Last month it was 50 years ago that The last photo show, a title that either floods you with memories or makes you say, “oh yeah, I’ve heard that should be good. Should I watch?”
If you’re in the second camp (or, no shame, never heard of it at all), I’m here to tell you that, yes, you absolutely must watch this movie. And despite its advanced age (with a visual, black-and-white style that makes it look deliberately smooth more olde timey), it’s a story that will always be relevant. Plus it’s fun – it’s usually just hot young famous people who are naked all the time. (Aha! Suddenly you’re interested.)
Let’s break this down.
WHO: The last photo show was the film that propelled the child prodigy movie dweeb Peter Bogdanovich from critic/scholar/programmer to King of Hollywood. (Yes, he had already made goals (but that wasn’t nominated for eight Academy Awards.) If today’s online movie culture existed in 1971, Bogdanovich, who famously befriended earlier authors like Orson Welles and John Ford, would be the “stans” type of guy. (Considering his later supporting role in the ever-popular series) the sopranoslike dr. Melfi’s therapist Dr. Kupferberg, maybe he does.)
Bogdanovich co-wrote the script with the author of the semi-autobiographical book, Larry McMurtry, whose other works were adapted into the films. Skin, Conditions of Affection, and the miniseries lonely pigeon.
The protagonist of the film, high school student Sonny Crawford, is played by Timothy Bottoms, who isn’t exactly a household name, but is simply amazing here. His co-stars include Jeff Bridges, Randy Quaid (in his first role), Ellen Burstyn (nominated for an Academy Award for Best Supporting Actress), Eileen Brennen (of Note!) and a few surprising faces to discuss.
For classic cinephiles, it’s all about Ben Johnson, the legendary cowboy actor and John Wayne sidekick whose credits date back to the late 1930s. His performance as Sam the Lion, the wise and heartbroken elder statesman who runs the municipal swimming pool, restaurant and cinema, is the emotional core of this tender film. Known more for action than actual “acting,” Johnson must have twisted his arm to star in a film with so much dialogue. Bogdanovich pleaded with him, suggesting that if he played the part, he would win the Academy Award. He was right.
Comedy fans might do a double take when they see who plays the sad and lonely Ruth Popper. Yes, that’s Frau Blücher from Young Frankenstein. Cloris Leachman (later) The Mary Tyler Moore Show) is extraordinary as the housewife who seduces Timothy Bottoms, and also won an Academy Award for the performance.
But then there’s the look you can’t not talk about, Cybill Shepherd in her first movie. Director Bogdanovich, cinematographer Robert Surtees and costume designer Polly Platt (more on this later) all knew they had lightning in a bottle here. The only reasonable thing to say about Shepherd in The last photo show she’s the reason god invented cameras.
WHAT: It’s 1951 and we’re in a Texas oil town outside of Wichita Falls. You have no choice but to complain about how bad the school football team is and sleep with your neighbors.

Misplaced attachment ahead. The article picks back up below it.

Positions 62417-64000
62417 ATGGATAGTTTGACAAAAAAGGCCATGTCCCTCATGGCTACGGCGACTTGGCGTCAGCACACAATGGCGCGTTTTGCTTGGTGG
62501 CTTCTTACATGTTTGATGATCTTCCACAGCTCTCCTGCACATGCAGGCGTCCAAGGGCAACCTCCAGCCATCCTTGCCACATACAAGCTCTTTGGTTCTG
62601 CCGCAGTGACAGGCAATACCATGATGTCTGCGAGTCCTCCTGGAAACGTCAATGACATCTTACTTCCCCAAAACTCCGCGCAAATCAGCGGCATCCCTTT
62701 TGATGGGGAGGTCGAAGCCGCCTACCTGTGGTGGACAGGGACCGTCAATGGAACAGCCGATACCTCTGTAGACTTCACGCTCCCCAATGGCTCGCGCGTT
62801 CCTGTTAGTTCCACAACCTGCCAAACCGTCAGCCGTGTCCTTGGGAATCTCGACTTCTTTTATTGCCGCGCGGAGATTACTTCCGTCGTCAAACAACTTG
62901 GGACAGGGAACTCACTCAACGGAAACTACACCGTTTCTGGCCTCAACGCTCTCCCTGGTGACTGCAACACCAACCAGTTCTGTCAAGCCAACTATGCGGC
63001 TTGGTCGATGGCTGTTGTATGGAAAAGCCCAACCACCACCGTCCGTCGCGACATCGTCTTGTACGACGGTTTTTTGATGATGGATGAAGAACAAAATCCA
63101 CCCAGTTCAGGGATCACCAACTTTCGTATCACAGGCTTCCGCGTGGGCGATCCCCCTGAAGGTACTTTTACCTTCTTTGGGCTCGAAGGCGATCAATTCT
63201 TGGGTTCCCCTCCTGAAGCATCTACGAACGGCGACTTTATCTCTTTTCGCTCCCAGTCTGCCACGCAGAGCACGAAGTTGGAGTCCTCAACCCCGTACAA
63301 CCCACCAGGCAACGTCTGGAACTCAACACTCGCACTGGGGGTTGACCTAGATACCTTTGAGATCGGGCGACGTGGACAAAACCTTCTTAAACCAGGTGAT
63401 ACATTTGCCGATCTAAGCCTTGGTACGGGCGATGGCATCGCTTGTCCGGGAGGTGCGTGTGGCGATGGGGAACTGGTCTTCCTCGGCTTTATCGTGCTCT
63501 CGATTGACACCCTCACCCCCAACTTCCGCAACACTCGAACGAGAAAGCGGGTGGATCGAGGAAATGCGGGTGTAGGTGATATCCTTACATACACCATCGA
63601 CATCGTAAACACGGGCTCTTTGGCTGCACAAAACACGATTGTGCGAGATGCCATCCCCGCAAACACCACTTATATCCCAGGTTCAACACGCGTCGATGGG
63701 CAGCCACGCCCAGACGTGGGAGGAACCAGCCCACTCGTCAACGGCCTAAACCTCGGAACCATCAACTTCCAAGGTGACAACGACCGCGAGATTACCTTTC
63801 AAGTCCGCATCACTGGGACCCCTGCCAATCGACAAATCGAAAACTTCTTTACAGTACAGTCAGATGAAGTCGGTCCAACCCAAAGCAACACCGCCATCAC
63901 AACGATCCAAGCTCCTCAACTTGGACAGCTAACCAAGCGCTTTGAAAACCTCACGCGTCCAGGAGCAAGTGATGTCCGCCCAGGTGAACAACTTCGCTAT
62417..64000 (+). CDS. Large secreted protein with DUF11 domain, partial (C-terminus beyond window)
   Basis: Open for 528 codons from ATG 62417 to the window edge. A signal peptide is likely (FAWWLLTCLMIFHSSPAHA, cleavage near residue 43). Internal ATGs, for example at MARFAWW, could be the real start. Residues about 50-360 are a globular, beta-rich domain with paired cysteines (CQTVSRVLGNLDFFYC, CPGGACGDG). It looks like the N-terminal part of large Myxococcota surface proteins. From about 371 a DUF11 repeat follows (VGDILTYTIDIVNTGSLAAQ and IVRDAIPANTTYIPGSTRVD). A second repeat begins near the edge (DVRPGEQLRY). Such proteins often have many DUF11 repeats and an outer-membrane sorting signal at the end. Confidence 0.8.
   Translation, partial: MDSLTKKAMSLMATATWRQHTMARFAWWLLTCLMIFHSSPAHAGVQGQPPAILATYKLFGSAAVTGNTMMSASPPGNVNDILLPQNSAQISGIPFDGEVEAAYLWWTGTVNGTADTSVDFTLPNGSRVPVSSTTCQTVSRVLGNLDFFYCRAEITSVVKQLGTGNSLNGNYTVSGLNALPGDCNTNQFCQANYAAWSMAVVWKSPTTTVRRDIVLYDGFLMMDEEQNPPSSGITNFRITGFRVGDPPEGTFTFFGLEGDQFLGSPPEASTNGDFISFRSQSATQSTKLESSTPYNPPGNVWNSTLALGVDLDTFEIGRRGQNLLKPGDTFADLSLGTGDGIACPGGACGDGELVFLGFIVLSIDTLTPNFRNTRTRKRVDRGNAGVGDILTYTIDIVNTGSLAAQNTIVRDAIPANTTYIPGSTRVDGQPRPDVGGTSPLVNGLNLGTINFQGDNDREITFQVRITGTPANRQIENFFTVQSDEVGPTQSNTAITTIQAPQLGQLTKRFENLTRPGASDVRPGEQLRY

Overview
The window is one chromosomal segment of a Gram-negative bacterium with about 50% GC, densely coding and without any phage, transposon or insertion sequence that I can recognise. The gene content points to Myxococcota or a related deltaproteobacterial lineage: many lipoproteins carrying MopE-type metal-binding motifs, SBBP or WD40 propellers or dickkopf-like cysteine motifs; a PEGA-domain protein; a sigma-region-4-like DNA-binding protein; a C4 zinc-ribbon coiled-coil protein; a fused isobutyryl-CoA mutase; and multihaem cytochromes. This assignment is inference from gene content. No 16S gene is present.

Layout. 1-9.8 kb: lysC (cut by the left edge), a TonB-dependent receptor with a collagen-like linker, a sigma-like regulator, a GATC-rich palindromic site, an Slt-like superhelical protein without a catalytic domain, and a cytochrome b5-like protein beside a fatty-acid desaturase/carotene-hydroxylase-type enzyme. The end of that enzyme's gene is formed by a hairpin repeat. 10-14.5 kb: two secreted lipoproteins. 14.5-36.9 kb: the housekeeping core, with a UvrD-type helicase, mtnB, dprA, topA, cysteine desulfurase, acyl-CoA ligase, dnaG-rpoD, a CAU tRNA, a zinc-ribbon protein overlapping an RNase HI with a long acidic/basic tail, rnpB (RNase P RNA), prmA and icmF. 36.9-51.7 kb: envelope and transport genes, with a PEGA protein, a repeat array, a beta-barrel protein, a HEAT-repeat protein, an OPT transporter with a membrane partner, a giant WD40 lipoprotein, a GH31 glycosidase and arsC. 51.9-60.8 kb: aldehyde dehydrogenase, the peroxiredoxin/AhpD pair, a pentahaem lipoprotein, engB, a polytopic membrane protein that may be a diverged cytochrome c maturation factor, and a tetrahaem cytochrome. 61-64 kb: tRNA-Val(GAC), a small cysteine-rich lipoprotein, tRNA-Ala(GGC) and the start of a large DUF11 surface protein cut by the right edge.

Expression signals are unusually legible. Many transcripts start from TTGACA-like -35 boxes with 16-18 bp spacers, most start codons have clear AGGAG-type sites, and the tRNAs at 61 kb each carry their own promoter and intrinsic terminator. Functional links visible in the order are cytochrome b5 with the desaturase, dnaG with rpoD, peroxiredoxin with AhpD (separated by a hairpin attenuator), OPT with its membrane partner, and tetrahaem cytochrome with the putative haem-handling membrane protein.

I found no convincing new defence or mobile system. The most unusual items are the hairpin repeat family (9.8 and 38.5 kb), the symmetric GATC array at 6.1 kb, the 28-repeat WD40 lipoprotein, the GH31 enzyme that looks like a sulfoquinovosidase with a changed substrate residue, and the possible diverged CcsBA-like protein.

Yes, this “prestige photo” is just about one of the hottest movies you’ll ever see. It’s a wall-to-wall link, and in ways you might not immediately predict. Yes, there are resonating themes of loneliness, social facades and hypocritical values, but on the face of it, this film is really about solving it.
TRUE: We’re in hardcore Texas, flat Texas, dry Texas, with tumbleweeds and high winds and absolutely nothing to worry about. (Hence the activity above.)
The last photo show the famous transition from fiction to reality when 31-year-old director Bogdanovich became intimate with his 20-year-old star Cybill Shepherd, while filming on location. (He first saw her on the cover of glamour magazine.)
Unfortunately for all parties involved, Bogdanovich’s wife, Polly Platt, was on set the entire time, working as a production designer (and wearing other hats). The two continued to collaborate on sequels What’s up Doc? and paper moon because Hollywood was a wild place in the 1970s.
WHEN: Although released in 1971, at the height of the rebellious “New Hollywood” (think Easy Rider or Cab driver) the film has the look of a generation earlier embedded in its DNA. It was shot in black and white, with uncharacteristic-to-motion durations without much camera shake, and in as many real-life locations as possible. There’s a graininess to what they shoot, but that doesn’t mean the framing isn’t beautiful. Add to that the salty language and nudity, which creates a disturbing effect. You feel like you’re really watching something from the early 1950s, but it’s not like any other movie in that setting before or after.
WHY: Why would you look at it? Okay, enough joked about the spicy scenes – what sticks are the characters. It’s a remarkable portrait of a group of desperate people, each in pursuit of happiness knowing that nothing awaits them over the next hill. (In this part of Texas there is to be no hills!) This movie is chilly like hell, at least for me, but it’s not depressing, and it’s definitely not looking down on these people. what it is is caring. It’s a movie that doesn’t really have villains, just people who make mistakes.
Fifty years later, it’s even more of a curiosity. It’s rare to find movies that actually fall into a category of one. The last photo show was the first and last of its kind.
Where to stream? The last photo show